St Lawrence River

To the best of our knowledge, access to the current high-rate data streams needed to do reflectometry at this site is no longer allowed. Please contact NRCAN for further information.

The data used in the test case described below are still available. Originally we used teqc to merge the hourly files required, but this code is no longer supported by UNAVCO. We have replaced it with gfzrnx which is supported by GFZ.


Station Name: pmtl

Location: Port de Montreal, Montreal, Canada

Archive: NRCAN

Ellipsoidal Coordinates:

  • Latitude: 45.557

  • Longitude: -73.520

  • Height: 54.073 m

Station Page at Natural Resources Canada

Station Page at Nevada Geodetic Laboratory

Google Map Link

Data Summary

Station PMTL is located on the Viterra Montreal Terminal building on the St Lawrence River in Montreal, Canada. It is operated by the Montreal Port Authority.

GPS L1 and Glonass L1 and L2 can be used for this site. Since the site is more than 60 meters above the water, you need to use high-rate GNSS data.

Note the ellipsoidal height and geoid corrected height. To pick an azimuth and elevation mask, try the reflection zone webapp with station name pmtl, varying elevation angles, and different azimuth limits. Here is one effort:



Make a SNR file for multi-GNSS and high-rate:

rinex2snr pmtl 2020 330 -archive nrcan -rate high -orb gnss

quickLook pmtl 2020 330 -h1 40 -h2 90 -e1 5 -e2 12


I have annotated this quickLook periodogram to point out that there is an outlier in the SW region. You can also see that the NW region is useless, which is what we should expect. Windowing down the reflector region and using day of year 270:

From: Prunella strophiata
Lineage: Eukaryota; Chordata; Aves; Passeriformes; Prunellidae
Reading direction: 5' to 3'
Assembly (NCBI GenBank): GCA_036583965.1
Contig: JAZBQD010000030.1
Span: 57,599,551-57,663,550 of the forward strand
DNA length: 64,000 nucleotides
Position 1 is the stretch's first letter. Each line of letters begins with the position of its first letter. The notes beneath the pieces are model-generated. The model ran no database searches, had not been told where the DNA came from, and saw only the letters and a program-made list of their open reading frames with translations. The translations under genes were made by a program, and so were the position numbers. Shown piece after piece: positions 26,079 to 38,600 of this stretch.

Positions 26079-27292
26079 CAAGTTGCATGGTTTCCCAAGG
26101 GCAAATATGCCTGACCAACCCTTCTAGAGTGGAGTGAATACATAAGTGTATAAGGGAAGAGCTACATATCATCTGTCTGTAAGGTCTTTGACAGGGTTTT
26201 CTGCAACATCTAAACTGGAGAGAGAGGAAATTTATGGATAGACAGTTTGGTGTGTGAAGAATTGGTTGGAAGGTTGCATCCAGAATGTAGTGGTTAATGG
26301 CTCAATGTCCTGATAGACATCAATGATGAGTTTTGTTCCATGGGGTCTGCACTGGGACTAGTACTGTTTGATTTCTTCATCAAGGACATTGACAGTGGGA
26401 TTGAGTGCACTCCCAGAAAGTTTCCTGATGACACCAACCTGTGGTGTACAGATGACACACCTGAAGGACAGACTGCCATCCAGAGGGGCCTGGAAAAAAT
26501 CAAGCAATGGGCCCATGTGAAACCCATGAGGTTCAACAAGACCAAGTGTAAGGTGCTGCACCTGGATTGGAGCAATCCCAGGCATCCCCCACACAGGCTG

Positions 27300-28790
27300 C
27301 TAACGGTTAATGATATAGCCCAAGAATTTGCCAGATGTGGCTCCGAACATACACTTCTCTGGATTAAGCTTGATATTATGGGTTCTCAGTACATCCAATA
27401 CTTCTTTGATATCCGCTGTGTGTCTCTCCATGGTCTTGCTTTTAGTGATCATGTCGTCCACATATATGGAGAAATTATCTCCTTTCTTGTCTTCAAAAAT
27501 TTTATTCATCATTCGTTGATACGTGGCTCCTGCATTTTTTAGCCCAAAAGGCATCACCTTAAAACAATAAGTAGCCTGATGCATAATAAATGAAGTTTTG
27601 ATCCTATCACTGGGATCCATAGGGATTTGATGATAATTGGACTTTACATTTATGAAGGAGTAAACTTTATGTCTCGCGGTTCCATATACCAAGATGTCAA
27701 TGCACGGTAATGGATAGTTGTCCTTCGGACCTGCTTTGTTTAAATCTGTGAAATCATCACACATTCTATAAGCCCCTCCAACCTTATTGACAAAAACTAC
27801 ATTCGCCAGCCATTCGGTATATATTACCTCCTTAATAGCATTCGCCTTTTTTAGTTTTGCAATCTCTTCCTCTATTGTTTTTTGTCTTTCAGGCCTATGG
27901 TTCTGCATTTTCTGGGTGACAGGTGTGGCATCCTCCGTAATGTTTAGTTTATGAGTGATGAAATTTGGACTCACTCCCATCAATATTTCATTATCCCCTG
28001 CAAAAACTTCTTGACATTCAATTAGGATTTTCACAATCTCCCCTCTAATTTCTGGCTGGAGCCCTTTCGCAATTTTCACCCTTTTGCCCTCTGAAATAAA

The QC plot gives the azimuth windows - and help on setting the required amplitude and peak to noise ratio. Retrievals are not returned near 90 degrees because of the satellite inclination and the way the azimuth regions are defined in quickLook. It does not mean there are obstructions in that direction.


Analyze the Data

Set up analysis instructions, using only GPS L1, and Glonass.

gnssir_input pmtl -h1 75 -h2 85 -e1 5 -e2 12 -peak2noise 3 -ampl 7 -frlist 1 101 102 -azlist2 45 205

Make the SNR files (this takes a long long time):

rinex2snr pmtl 2020 270 -doy_end 300 -archive nrcan -rate high -orb gnss

This is also slow - though not as slow as translating RINEX files and computing orbits:

gnssir pmtl 2020 270 -doy_end 300

One way to make the gnssir code run faster would be to loosen up the RH precision. Since you are using daily averages, it is not necessary to use the default of 5 mm. 10 mm would suffice. This needs to be hand-edited in the json file.

Now compute daily averages:

daily_avg pmtl 0.25 50 -txtfile pmtl-rh.txt

All tracks:


The daily average:


Daily average RH file


The Canadian Hydrographic Service within Fisheries and Ocean Canada operates tide gauges along the St Lawrence River, the closest of which is Montreal Jetee #1 (station 15520), about 1 km south of the GNSS site. Tide data can be downloaded. Use the daily mean water level and UTC when submitting a request and download the resulting csv file.

For this use case, the tidal data have already been downloaded. Given that there is quite drastic water level changes within a day, it is entirely plausible that the correlation will improve if using the subdaily RH and hourly tide gauge data.

../_images/pmtl-compare-time.png ../_images/pmtl-correlation.png

Code for comparison